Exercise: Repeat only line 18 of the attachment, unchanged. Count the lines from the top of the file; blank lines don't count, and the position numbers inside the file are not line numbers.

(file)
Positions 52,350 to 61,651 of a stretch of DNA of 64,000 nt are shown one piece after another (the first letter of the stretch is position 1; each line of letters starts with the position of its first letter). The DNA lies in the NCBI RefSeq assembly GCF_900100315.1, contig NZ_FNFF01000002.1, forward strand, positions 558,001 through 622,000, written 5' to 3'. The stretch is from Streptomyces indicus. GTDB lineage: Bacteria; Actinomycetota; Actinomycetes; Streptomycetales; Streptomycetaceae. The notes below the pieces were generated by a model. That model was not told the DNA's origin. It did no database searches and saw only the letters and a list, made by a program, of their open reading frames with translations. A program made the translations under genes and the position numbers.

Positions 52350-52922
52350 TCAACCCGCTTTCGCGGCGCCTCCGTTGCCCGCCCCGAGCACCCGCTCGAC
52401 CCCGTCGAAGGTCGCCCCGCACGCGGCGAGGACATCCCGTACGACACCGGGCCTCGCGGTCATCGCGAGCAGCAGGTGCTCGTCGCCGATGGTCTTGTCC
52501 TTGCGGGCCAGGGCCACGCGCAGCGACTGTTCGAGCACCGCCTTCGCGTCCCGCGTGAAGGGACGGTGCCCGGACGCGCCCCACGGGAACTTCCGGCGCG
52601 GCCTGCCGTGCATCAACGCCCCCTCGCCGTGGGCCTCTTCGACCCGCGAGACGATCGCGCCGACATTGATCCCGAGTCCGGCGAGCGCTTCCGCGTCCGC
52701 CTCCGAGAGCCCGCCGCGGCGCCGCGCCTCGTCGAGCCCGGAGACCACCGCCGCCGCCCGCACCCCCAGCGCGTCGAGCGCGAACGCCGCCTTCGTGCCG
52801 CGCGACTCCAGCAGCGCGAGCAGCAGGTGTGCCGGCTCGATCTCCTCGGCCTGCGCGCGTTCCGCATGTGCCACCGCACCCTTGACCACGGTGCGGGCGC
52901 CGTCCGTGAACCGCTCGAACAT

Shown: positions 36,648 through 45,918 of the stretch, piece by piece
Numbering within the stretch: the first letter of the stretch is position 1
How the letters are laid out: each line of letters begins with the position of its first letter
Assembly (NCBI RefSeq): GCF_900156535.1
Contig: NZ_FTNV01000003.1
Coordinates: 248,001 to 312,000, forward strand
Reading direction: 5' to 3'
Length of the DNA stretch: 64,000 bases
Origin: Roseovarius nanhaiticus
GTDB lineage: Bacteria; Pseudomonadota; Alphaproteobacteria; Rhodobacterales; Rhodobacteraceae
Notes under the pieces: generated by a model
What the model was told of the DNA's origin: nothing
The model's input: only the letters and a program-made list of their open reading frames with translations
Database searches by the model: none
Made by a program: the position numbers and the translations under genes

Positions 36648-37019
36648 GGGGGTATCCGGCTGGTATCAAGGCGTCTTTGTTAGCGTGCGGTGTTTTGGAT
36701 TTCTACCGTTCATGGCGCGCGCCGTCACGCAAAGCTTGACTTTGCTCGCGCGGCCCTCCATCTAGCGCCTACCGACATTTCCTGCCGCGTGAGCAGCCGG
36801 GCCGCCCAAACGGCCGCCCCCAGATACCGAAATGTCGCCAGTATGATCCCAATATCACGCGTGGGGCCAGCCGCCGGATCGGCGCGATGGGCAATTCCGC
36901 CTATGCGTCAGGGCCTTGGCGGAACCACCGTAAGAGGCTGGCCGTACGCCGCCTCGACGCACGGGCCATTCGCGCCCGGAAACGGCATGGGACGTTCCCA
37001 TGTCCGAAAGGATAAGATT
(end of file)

Origin: Roseovarius nanhaiticus